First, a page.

How cell membranes control cellular function has long been studied but with ambiguous results. However, nanotechnology now gives researchers new tools to understand the role of cell membranes in activating responses within cells.
Barbara Baird, Cornell professor of chemistry and chemical biology, reported this research today (Feb.16) at the annual meeting of the American Association for the Advancement of Science. She is the director of Cornell's Nanobiotechnology Center, which is funded by the National Science Foundation.
One day, Baird said, scientists might use these insights to develop new drug therapies for allergies and other immune responses, high cholesterol and perhaps viral infections.
By understanding a membrane's role in cell function, she explained that these nano-keys could interfere with responses via the membrane interactions, rather than just targeting proteins to block responses. This could lead to designing ligands (molecules that bind to receptors) that trigger a desired response or inhibit an allergic reaction and preventing the release of histamines and other inflammatory mediators.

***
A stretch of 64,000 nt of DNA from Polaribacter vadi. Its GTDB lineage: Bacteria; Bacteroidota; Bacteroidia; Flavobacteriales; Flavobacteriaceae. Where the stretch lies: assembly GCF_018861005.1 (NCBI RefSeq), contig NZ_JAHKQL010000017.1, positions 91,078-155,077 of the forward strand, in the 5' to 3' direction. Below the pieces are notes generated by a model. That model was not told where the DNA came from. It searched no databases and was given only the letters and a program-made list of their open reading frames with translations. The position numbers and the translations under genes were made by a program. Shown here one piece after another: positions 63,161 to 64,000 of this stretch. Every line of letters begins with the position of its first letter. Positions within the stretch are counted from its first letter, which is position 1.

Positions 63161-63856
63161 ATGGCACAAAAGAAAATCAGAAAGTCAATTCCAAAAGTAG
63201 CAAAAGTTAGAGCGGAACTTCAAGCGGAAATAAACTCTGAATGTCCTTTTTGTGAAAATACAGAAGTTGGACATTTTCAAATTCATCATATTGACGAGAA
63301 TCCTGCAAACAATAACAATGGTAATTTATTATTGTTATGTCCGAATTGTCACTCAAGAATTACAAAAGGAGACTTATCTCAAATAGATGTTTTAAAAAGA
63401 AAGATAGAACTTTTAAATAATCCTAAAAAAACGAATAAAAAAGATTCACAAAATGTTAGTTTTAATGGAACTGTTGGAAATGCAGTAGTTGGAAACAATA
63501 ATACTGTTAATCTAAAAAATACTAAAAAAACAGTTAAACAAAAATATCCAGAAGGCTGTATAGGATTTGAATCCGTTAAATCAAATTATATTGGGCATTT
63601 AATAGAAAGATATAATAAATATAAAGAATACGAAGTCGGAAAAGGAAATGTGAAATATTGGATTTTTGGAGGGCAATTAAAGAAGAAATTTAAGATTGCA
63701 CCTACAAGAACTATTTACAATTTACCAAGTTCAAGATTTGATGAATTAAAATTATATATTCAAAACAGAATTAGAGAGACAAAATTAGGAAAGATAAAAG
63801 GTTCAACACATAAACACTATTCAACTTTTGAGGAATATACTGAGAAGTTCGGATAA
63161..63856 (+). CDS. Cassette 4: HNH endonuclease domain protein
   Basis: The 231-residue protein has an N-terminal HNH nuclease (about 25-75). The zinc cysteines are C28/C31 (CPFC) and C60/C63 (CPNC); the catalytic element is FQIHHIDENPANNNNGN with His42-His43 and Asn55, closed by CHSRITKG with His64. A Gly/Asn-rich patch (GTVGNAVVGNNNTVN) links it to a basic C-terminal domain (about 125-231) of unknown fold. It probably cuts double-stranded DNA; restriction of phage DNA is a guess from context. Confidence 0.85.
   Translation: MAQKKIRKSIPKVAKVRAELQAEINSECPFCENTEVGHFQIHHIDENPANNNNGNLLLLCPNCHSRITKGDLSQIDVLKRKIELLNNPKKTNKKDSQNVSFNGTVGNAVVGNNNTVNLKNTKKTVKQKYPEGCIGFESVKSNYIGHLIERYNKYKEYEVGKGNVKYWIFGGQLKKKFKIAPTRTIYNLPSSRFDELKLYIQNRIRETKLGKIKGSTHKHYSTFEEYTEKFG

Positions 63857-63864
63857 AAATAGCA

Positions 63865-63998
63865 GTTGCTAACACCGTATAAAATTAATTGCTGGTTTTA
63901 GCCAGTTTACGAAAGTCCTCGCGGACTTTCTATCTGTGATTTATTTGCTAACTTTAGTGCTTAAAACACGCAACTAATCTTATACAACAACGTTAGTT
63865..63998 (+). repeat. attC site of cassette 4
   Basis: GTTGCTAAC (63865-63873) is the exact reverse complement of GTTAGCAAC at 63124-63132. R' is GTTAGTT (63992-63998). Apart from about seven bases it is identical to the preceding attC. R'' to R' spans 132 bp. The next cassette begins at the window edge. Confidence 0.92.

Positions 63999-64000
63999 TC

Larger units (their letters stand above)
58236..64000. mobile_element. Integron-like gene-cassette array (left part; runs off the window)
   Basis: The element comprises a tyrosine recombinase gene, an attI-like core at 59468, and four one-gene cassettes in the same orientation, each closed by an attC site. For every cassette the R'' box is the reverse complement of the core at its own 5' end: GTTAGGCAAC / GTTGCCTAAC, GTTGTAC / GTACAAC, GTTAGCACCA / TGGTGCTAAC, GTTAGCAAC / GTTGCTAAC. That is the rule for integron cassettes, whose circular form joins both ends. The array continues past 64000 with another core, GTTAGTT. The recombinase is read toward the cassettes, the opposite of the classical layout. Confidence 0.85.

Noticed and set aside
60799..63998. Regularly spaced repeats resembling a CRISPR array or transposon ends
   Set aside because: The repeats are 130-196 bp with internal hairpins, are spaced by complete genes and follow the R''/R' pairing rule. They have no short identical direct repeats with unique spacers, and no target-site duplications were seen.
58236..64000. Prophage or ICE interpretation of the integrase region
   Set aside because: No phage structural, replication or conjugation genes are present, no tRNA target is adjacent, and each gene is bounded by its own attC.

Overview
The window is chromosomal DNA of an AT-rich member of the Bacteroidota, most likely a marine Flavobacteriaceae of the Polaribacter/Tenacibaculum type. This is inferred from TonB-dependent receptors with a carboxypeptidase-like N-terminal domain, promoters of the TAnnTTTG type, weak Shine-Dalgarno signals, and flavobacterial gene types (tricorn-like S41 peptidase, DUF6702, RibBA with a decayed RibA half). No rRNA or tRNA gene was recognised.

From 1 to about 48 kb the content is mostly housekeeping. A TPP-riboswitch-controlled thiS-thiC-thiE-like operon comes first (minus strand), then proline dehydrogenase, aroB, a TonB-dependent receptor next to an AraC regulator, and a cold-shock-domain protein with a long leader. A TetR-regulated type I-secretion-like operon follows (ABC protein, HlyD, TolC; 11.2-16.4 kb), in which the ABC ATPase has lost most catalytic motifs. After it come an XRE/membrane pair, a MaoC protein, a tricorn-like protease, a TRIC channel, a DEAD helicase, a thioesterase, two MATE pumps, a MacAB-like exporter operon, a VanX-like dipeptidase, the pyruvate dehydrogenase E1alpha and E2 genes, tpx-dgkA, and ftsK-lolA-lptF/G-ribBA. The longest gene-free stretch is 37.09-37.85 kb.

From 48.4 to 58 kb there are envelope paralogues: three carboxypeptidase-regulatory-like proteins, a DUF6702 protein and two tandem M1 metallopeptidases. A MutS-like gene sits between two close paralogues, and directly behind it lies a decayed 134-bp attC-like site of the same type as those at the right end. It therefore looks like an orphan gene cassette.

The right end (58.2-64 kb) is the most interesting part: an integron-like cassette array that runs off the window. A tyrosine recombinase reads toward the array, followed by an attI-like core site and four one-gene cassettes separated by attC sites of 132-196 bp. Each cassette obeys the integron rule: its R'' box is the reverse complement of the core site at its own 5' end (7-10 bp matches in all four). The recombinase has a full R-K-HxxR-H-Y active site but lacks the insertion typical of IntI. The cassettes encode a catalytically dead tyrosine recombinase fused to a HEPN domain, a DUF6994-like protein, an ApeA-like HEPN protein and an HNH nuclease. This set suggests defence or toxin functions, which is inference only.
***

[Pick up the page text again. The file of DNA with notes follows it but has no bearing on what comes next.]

In her presentation, "Design and Fabrication of Stimuli to Reveal Spatial Regulation of Cellular Signaling," she explained, "We want to understand how the receptors on cell surfaces mediate cellular responses, how cells work on a molecular level."
To study how receptors on cell membranes jump-start cellular responses, Baird and her colleagues chose to work with mast cells. They were chosen because mast cells secrete chemicals and histamines (substances released in allergic reactions that cause runny nose, watery eyes and other character
Source:Cornell University News Service